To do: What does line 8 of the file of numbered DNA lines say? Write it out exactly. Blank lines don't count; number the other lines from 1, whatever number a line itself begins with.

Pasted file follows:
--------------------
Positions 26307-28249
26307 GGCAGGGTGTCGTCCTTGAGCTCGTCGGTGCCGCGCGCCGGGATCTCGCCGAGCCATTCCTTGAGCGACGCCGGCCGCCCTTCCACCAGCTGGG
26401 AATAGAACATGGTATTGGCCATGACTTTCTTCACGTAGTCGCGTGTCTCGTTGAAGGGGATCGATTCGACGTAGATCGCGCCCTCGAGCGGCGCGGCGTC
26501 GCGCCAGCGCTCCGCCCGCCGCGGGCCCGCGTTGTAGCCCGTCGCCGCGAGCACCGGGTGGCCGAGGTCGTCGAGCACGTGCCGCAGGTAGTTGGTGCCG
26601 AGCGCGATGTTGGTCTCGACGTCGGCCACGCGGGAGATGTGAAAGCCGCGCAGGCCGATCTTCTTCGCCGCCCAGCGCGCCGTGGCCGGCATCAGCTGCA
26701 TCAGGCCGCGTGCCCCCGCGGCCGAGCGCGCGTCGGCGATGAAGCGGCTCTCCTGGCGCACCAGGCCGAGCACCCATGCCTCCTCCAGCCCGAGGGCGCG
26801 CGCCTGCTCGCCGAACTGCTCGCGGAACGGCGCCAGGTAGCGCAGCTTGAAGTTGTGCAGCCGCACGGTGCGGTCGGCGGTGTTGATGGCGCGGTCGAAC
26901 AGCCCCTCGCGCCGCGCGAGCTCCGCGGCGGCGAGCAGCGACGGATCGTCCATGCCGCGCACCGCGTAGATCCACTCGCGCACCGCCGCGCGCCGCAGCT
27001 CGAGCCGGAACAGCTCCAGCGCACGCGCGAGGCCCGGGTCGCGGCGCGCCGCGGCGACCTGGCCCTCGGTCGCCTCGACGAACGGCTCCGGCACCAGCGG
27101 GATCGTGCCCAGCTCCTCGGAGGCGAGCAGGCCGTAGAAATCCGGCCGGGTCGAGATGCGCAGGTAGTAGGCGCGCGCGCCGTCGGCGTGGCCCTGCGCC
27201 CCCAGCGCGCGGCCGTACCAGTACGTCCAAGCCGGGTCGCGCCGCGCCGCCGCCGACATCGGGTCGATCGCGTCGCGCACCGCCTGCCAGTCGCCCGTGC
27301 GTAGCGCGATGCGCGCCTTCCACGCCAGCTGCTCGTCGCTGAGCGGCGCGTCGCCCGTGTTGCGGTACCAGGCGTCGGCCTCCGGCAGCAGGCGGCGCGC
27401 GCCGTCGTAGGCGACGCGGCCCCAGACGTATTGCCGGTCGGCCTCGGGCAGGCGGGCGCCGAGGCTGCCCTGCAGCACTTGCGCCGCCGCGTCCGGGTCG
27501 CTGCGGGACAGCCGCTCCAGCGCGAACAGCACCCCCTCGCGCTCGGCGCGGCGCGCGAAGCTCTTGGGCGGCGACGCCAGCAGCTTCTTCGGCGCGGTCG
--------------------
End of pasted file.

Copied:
26901 AGCCCCTCGCGCCGCGCGAGCTCCGCGGCGGCGAGCAGCGACGGATCGTCCATGCCGCGCACCGCGTAGATCCACTCGCGCACCGCCGCGCGCCGCAGCT